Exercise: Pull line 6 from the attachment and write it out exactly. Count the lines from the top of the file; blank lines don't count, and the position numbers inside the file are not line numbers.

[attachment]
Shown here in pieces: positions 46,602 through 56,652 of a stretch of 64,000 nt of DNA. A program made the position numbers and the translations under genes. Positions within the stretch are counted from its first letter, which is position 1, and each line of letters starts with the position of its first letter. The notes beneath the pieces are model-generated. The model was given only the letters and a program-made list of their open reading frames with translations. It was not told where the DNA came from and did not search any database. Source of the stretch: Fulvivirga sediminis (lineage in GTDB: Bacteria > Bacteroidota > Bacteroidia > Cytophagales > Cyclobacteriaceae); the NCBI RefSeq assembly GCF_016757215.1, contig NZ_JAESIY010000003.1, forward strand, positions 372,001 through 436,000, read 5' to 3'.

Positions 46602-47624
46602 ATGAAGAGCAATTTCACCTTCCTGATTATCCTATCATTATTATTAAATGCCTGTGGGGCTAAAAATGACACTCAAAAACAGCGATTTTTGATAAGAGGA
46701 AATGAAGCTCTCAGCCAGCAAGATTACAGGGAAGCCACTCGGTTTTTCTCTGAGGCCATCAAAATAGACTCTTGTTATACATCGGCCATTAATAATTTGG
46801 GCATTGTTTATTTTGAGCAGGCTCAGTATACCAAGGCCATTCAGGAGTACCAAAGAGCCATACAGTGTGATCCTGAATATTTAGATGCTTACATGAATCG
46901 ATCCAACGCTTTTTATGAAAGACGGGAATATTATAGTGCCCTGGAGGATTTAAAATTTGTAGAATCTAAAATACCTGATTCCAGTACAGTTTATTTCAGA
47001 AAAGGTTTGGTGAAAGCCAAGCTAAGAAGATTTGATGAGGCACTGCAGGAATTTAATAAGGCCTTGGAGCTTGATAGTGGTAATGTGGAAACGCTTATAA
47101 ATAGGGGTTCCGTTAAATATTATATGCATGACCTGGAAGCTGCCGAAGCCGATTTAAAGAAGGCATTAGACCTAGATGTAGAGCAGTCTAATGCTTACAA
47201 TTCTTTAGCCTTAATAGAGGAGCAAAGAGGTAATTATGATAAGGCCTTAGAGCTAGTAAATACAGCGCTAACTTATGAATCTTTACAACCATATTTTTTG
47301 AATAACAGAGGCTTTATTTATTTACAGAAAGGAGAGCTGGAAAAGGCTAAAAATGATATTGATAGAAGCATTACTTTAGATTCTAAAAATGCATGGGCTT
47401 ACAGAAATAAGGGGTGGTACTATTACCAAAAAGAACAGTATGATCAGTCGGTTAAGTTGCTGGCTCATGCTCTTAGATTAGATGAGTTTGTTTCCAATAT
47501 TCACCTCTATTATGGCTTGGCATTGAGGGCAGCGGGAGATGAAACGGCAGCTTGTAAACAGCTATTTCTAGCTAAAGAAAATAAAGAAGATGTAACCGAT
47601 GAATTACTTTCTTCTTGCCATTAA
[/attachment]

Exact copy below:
46901 ATCCAACGCTTTTTATGAAAGACGGGAATATTATAGTGCCCTGGAGGATTTAAAATTTGTAGAATCTAAAATACCTGATTCCAGTACAGTTTATTTCAGA